Alternate Agents: The principal may also designate alternate health care proxies who can step in if the primary agent is unable or unwilling to fulfill their role.  However, only one proxy may act at a time.

Effective Date: The health care proxy becomes effective when the principal is determined by their attending physician, to lack the capacity to make medical decisions.

Do I need an attorney to help me with wills and trusts in New York, and what are the benefits of hiring one?

Hiring a law firm such as Coughlin & Gerhart, with substantial experience in estate planning, offers several benefits:

Expertise and Knowledge: We have in-depth knowledge of New York state laws and regulations concerning wills and trusts. We stay updated on changes in the law and can provide accurate and informed advice tailored to your specific needs and goals.

Customized Planning: Coughlin & Gerhart can help you create a comprehensive estate plan that aligns with your unique circumstances, ensuring your wishes are properly documented. We can provide guidance on complex issues, such as minimizing estate taxes, protecting assets, and planning for incapacity.

Avoiding Mistakes: DIY estate planning can lead to costly mistakes and unintended consequences. We have the experience to identify potential pitfalls, address legal complexities, and draft legally sound documents that accurately reflect your intentions.

Mitigating Family Disputes: Properly drafted wills and trusts can help minimize the likelihood of family conflicts and disputes over estate distribution. We can provide guidance on structuring your estate plan to reduce potential disagreements among beneficiaries.

Administration Assistance: The attorneys at Coughlin & Gerhart can guide your loved ones through the probate or trust administration process, ensuring compliance with legal requirements, resolving complex issues, and minimizing the burden on your family during a difficult time.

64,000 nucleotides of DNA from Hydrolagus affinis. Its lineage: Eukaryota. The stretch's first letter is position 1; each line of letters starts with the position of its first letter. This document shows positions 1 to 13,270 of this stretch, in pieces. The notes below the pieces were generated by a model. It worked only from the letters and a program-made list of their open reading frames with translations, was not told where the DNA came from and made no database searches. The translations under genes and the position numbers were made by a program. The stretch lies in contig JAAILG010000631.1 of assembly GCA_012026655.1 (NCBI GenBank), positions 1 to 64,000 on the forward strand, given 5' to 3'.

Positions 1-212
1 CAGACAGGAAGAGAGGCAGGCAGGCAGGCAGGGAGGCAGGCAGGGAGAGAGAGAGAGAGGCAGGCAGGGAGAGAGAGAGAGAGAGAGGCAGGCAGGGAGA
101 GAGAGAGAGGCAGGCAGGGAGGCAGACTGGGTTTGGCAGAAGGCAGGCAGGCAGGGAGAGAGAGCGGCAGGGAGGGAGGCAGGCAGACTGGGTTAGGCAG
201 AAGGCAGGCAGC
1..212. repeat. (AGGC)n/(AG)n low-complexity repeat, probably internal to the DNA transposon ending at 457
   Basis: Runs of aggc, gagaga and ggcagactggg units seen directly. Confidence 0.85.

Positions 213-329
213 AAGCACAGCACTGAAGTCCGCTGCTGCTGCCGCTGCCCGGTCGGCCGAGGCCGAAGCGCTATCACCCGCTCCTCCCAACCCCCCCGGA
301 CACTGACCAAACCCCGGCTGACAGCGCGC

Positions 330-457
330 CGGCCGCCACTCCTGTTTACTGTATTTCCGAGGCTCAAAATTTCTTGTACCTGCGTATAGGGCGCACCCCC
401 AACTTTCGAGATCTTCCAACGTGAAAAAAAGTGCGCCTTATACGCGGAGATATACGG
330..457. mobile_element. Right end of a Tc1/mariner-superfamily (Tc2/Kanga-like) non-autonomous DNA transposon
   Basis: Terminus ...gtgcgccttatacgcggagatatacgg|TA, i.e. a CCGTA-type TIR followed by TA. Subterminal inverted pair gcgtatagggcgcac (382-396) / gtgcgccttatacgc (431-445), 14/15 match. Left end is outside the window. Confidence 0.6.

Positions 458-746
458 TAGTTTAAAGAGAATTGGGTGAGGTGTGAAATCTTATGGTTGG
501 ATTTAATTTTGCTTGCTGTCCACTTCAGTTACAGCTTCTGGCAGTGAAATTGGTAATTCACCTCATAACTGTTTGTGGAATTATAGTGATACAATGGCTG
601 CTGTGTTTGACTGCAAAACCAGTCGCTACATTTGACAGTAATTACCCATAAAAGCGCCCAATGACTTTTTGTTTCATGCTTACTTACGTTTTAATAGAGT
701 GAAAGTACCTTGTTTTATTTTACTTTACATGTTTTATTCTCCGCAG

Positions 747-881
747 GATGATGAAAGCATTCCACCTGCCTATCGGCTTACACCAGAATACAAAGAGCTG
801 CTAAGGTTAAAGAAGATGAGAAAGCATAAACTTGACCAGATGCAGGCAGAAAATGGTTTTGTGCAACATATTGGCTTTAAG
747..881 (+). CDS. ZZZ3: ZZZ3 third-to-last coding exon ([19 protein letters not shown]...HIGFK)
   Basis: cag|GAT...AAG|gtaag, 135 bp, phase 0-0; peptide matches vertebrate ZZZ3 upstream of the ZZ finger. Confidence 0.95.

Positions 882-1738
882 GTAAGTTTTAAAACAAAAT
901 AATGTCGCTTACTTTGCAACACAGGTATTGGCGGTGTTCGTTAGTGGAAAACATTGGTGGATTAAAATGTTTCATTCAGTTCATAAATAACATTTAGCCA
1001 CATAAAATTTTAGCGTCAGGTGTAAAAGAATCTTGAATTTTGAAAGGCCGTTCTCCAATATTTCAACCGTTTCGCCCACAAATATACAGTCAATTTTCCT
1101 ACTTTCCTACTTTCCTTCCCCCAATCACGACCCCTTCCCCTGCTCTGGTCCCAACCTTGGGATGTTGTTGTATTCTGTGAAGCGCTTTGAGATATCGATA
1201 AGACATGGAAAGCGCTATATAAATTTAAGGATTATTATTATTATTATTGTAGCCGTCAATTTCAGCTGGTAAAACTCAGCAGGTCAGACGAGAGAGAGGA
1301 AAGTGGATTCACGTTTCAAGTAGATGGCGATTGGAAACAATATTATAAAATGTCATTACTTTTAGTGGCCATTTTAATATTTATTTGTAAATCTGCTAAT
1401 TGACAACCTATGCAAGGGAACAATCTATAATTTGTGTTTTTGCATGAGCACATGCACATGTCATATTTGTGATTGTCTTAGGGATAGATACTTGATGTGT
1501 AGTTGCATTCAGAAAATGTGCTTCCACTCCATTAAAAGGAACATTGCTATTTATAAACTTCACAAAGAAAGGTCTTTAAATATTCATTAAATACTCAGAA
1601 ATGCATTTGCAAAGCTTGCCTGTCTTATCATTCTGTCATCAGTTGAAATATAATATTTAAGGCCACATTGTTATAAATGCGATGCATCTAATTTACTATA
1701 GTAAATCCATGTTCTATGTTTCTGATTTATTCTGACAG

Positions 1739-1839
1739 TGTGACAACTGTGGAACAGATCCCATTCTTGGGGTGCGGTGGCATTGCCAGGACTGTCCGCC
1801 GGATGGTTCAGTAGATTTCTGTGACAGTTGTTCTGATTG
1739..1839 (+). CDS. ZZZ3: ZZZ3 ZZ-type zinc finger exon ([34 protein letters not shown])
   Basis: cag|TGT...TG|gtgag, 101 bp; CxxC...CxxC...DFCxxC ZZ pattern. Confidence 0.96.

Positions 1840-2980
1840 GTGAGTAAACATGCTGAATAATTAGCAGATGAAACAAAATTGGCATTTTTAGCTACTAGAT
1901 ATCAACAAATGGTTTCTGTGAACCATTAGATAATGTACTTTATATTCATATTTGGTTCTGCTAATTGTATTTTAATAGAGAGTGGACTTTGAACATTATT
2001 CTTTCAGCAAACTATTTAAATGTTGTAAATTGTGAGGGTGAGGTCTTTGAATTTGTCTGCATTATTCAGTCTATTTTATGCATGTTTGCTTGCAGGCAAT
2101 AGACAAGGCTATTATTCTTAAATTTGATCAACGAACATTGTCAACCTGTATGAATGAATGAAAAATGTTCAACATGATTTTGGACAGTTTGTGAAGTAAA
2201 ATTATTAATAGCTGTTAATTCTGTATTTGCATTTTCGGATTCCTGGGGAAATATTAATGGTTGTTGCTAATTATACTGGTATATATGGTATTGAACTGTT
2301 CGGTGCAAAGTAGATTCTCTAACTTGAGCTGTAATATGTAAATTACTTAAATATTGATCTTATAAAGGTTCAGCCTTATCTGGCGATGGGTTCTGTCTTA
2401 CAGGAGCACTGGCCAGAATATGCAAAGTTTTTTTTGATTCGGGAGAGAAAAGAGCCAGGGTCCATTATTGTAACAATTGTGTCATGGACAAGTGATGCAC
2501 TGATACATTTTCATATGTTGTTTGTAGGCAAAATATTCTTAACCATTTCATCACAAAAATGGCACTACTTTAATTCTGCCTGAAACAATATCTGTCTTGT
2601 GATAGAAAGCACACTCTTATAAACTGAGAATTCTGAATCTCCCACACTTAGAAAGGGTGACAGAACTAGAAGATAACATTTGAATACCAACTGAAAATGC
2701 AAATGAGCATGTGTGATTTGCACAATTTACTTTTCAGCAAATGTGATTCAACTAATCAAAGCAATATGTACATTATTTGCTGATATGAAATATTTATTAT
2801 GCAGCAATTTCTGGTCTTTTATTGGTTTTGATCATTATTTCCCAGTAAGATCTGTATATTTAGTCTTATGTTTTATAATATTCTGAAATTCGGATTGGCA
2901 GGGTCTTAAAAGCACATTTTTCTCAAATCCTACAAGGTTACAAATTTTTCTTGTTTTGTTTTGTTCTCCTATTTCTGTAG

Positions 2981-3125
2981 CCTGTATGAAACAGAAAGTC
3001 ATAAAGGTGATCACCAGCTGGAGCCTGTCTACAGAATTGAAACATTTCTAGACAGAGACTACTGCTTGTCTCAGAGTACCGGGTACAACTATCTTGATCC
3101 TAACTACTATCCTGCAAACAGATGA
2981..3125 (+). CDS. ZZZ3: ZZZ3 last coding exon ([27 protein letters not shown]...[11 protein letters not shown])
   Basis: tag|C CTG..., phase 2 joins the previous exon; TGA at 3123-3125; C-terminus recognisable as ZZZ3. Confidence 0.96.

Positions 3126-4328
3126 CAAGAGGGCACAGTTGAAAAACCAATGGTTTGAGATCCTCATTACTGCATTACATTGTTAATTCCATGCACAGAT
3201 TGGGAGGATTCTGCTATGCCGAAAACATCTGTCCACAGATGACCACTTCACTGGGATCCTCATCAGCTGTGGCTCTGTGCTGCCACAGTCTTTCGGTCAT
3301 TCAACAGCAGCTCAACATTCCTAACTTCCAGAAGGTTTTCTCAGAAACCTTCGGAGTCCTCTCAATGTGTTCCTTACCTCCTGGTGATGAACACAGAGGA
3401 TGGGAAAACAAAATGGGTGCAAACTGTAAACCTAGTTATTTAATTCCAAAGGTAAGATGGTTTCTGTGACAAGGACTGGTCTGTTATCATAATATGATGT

Peace of Mind: By hiring an attorney, you gain the assurance that your estate plan is well-crafted, legally valid, and designed to protect your interests and loved ones. This peace of mind comes from knowing your affairs are in order and that your wishes will be carried out effectively.

What are the legal requirements for creating a power of attorney in New York?

Here are the key elements to consider when creating a valid power of attorney in New York:

Legal Capacity: The person creating the power of attorney, known as the “principal,” must be at least 18 years old and of sound mind.

Intent: The principal must have the intention to grant authority to another person, known as the “agent” or “attorney-in-fact,” to act on their behalf in specific matters.

Execution: The power of attorney must be in writing and signed by the principal. It must also include the signature of a notary public or be witnessed by two individuals who are not the agent and have no financial interest in the document.

Agent’s Acceptance: The agent must sign an acknowledgment stating their acceptance of the appointment and responsibilities associated with acting as the attorney-in-fact.

How often should I review my estate plan documents?

It is generally recommended to review your estate plan documents periodically, as life circumstances and laws can change over time. While there is no hard and fast rule for how often you should review your estate plan, here are some guidelines: